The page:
A former Philadelphia police lieutenant and a veteran officer were found guilty Thursday of stealing utilities services while renovating four properties.

Former Lt. Aisha Perry erupted as the Philadelphia Common Pleas Court jury of seven women and five men announced their verdicts.

"I didn't do this, I didn't do this," Perry, 54, cried out to the stunned courtroom. "I'm a whistle-blower!"

Perry said she had provided information to police officials and the FBI about corrupt officers and said the charges against her were retaliation.

Judge Earl W. Trent tried several times to quiet Perry, ultimately threatening to hold her in contempt of court. Perry's attorney, Tariq El-Shabazz, was similarly unsuccessful trying to calm her.

"You'll have your time to say all of this," Trent told her, referring to the June 11 sentencing of her and codefendant George Suarez, 55.

Perry's outburst prompted Assistant District Attorney Terri Domsky to go on the record before the judge denying Perry's allegations or any attempt to hinder her defense.

The jury deliberated about 13 hours since Tuesday after hearing four days of testimony. The jury found Perry guilty of six of nine counts, acquitted her of two and could not decide one count involving theft of utilities at Perry's home in the Northeast.

Suarez was found guilty of nine of the 16 charges against him.

Domsky said she would not retry Perry on the hung count.

El-Shabazz left the courtroom before Perry and did not comment. Suarez and his attorney, Brian J. McMonagle, declined comment on the verdict.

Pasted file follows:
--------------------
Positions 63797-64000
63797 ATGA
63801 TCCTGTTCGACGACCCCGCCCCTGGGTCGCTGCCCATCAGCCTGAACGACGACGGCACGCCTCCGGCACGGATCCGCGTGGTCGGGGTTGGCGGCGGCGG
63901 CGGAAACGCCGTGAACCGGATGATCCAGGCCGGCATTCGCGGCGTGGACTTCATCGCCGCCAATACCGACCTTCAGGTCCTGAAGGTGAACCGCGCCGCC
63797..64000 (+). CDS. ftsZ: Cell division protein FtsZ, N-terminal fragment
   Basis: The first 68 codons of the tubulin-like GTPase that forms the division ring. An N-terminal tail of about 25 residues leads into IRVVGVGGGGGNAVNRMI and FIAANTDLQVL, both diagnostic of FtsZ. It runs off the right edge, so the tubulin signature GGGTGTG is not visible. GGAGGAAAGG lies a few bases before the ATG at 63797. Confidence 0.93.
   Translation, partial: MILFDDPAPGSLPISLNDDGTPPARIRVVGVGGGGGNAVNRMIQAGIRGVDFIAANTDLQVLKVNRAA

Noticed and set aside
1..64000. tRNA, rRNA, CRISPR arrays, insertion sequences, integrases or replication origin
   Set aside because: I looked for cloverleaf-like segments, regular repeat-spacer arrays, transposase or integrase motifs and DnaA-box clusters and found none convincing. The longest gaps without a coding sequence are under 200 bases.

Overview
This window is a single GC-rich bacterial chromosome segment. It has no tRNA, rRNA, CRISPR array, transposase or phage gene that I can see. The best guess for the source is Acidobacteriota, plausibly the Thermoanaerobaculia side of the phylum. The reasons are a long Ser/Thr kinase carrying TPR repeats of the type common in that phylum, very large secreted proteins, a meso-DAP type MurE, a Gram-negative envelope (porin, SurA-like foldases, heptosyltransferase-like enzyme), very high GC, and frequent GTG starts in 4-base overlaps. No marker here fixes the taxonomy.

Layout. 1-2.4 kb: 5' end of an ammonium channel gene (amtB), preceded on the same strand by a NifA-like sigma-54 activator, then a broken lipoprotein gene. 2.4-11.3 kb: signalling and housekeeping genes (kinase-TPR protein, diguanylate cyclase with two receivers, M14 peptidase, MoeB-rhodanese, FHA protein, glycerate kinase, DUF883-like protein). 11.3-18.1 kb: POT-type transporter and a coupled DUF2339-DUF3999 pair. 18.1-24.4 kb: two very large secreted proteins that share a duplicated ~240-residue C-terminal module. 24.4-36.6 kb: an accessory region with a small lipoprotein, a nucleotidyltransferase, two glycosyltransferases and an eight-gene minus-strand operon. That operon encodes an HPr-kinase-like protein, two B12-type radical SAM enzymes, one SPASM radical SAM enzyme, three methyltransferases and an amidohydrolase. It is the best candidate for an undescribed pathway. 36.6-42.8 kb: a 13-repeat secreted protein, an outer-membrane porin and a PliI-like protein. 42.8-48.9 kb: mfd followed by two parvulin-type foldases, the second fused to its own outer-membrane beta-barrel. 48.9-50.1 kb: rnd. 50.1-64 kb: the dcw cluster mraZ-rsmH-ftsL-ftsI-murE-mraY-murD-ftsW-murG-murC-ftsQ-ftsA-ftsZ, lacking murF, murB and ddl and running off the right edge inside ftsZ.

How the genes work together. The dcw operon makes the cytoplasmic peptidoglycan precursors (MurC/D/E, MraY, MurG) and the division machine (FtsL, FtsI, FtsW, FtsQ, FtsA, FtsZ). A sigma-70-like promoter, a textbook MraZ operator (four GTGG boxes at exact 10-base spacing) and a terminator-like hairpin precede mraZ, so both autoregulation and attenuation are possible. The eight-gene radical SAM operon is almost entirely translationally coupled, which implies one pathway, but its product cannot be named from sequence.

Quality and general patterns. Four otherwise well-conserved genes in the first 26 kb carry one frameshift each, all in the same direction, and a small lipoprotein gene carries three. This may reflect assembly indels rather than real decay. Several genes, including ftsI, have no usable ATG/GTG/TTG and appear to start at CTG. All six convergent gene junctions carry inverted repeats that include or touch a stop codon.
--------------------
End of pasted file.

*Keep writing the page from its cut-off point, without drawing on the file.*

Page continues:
Domsky declined to comment on what sentence she will seek.

Trent, however, warned her that in making her recommendation she should understand that he believed "they have already suffered significantly in the loss of their careers."

The two officers were charged, and subsequently dismissed, in 2012 after a yearlong investigation of them for pocketing thousands of dollars by disconnecting or bypassing meters monitoring use of gas, electric and water at four properties, including Perry's Northeast home.

McMonagle and El-Shabazz argued that no one saw either actually doing the work needed to divert utilities services and that the evidence was solely circumstantial.

Domsky argued that only Perry and Suarez benefitted by bypassing utilities at their properties.

"It just so happened that a fairy went around" and altered the meters at those properties, Domsky said. "They got caught red-handed."

Suarez was an officer for 26 years and assigned to the Northwest-based 14th Police District when he was dismissed.

Perry, a 31-year-veteran, had a storied career that included a commendation for rescuing two people from a burning building in 1994 and a 1998 federal lawsuit contending that department officials retaliated against Perry, an African American woman, for reporting wrongdoing by white officers.

In 1999, a federal jury awarded Perry $42,000 in damages and the judge ordered the department to consider Perry for the next sergeant's vacancy.

At the time of her dismissal, Perry was assigned to the 39th Police District in North Philadelphia.